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Kurt Elling: Man in the Air

You’ve got to envy Chicagoans. Right under their noses are the two most visionary American vocalists on the contemporary jazz scene. Neither Patricia Barber nor Kurt Elling knows the meaning of the word compromise; and though both could probably define the term mainstream it’s not a place either has visited. Barber came the closest she’s ever likely to with Nightclub, her first and only all-standards collection. She then took a 90-degree turn for the all-originals masterpiece Verse. Likewise, Elling’s most recent disc, the standards-heavy Flirting With Twilight, ranks as his most accessible session to date. For a follow-up he’s decided, like Barber, to travel in a whole new direction. As the title of Man in the Air suggests, that direction is skyward.

Elling is, it seems, eager for public exploration of his relationship with whatever higher being (or beings) he has a relationship with. This is, then, the Gospel According to Kurt (with a little help from Metheny, Coltrane, Hancock and Zawinul). Though hardly the first collision of spiritual awakening and hard-core jazz, it is surely one of the best. Of the album’s dozen tracks, 10 feature Elling lyrics fitted to instrumental gems from the masters he admires most, (who, in a sense, are the human gods he worships). Metheny’s “Minuano” becomes a soaring salute to divine love. Both “Time to Say Goodbye,” adapted from Zawinul’s “A Remark You Made” (on Weather Report’s Heavy Weather) and “Secret and I” (from Hancock’s “Alone and I”) richly examine the tragedy of loss and the opposing power of redemption. The title track, cowritten with pianist Laurence Hobgood (Elling’s right-hand man-his St. Peter, so to speak) is all about connecting with the man upstairs. Or is it? Elling himself has suggested that it’s actually homage to the heavenly Wayne Shorter.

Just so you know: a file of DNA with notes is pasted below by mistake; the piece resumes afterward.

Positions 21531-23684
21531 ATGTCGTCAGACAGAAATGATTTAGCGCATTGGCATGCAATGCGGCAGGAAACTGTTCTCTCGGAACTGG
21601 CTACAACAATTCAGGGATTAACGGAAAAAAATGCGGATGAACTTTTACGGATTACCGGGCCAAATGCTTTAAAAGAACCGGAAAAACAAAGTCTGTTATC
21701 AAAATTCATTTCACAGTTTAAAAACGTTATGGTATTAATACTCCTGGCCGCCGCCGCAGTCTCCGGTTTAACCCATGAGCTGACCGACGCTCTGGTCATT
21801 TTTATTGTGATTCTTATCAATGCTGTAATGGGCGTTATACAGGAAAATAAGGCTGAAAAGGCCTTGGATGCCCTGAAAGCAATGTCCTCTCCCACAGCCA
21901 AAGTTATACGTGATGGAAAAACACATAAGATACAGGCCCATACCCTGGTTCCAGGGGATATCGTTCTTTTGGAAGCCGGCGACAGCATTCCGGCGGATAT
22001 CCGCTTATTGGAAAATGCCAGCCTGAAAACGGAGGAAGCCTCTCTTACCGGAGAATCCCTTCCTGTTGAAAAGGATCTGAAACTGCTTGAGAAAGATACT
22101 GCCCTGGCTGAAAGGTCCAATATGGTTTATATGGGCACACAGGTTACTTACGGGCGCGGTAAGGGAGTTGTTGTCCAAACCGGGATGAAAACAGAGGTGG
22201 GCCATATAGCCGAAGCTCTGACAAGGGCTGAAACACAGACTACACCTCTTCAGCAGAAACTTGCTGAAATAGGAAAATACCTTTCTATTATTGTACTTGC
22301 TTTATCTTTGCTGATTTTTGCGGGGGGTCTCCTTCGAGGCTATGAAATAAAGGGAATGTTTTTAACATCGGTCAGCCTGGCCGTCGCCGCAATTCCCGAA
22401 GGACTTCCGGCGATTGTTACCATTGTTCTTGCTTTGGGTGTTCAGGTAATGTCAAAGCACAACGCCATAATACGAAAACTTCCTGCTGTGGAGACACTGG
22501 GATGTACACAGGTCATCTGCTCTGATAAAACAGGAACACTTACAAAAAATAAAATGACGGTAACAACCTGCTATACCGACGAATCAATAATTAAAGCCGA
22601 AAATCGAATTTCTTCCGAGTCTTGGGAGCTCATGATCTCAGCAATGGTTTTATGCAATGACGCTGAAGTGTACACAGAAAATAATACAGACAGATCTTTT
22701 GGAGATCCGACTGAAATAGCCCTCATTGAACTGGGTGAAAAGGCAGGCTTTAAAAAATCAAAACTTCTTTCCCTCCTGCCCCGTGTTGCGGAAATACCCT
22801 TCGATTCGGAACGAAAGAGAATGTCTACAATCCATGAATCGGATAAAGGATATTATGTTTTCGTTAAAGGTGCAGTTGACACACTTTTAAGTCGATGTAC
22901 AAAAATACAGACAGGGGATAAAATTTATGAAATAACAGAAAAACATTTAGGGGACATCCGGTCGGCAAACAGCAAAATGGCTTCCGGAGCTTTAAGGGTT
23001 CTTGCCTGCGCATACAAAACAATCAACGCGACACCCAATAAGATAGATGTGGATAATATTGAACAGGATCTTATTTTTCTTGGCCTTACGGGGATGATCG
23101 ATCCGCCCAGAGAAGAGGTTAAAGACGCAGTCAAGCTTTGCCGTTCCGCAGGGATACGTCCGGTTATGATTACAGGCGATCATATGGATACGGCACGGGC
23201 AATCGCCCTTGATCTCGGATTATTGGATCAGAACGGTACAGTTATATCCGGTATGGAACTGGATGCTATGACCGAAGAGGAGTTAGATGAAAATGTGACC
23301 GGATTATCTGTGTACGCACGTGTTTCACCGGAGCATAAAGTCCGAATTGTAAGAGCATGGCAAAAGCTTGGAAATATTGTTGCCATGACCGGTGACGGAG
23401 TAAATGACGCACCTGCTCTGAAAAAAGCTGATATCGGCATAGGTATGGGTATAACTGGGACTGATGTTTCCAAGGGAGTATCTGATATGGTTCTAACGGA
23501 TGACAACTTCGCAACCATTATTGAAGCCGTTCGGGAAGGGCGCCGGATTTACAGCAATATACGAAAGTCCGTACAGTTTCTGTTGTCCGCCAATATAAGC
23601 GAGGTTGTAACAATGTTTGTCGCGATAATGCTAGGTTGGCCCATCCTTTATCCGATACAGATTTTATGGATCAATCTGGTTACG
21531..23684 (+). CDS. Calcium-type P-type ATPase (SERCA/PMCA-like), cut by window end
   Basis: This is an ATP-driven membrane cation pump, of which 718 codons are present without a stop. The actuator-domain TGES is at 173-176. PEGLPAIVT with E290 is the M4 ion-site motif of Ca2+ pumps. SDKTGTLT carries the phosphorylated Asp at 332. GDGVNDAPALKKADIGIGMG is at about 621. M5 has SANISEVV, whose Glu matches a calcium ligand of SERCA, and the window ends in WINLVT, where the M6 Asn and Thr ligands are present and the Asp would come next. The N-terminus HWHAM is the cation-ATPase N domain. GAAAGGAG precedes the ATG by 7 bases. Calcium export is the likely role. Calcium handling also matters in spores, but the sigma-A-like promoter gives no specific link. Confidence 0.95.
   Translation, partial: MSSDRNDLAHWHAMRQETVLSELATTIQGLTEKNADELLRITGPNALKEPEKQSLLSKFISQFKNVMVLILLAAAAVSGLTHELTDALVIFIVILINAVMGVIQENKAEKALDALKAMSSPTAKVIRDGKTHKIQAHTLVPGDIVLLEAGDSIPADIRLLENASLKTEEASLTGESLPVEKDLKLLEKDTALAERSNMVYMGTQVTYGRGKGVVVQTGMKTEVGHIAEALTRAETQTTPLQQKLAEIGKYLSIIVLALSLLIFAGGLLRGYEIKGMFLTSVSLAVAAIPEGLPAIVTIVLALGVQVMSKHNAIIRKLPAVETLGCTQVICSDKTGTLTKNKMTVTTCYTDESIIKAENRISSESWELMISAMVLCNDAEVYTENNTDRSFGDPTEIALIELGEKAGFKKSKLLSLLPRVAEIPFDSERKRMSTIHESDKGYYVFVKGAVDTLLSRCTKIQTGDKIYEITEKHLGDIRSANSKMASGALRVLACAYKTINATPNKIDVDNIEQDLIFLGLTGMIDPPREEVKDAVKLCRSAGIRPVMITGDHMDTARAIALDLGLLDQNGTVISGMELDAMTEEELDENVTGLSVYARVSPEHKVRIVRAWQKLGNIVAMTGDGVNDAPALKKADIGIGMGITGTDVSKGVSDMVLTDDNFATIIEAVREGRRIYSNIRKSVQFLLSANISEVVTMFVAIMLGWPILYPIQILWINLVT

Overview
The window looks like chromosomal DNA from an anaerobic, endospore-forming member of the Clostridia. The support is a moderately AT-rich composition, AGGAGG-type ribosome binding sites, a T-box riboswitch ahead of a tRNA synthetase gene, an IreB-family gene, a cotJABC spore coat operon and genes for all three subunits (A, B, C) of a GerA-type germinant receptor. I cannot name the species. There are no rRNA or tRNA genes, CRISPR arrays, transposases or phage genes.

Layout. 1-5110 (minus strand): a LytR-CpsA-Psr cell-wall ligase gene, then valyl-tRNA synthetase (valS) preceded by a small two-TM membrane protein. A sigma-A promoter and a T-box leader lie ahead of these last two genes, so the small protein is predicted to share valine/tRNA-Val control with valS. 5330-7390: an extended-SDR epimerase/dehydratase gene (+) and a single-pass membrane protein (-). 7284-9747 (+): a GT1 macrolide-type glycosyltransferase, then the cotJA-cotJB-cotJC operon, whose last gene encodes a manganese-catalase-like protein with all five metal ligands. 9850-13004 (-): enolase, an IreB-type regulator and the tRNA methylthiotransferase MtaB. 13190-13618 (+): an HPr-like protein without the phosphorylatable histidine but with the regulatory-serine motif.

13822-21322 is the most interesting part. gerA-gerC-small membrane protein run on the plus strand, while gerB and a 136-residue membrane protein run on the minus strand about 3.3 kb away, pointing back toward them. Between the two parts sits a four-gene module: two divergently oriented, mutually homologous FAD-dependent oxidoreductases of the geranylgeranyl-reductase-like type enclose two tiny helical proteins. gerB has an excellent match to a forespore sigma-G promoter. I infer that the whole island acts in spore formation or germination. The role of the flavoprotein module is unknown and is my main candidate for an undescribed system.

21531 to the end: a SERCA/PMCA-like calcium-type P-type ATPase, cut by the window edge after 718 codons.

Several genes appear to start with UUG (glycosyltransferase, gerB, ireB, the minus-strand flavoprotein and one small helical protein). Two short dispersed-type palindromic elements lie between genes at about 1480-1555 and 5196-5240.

The album’s cornerstone, the Hope among its diamonds, is “Resolution.” A while ago, Elling boldly decided to shape lyrics to Coltrane’s “A Love Supreme.” After endless polishes and public performances (though not included on his 2000 Live in Chicago album, it can be heard on Live in Chicago-Out Takes available exclusively through Elling’s Web site), here it is in all its glory. Seven minutes of sheer brilliance. If lines like “Build bridges where you need to go/Bring the fire of enlightenment here to life below” don’t resonate on some primal level, you’ve got no heart, no soul.

Originally Published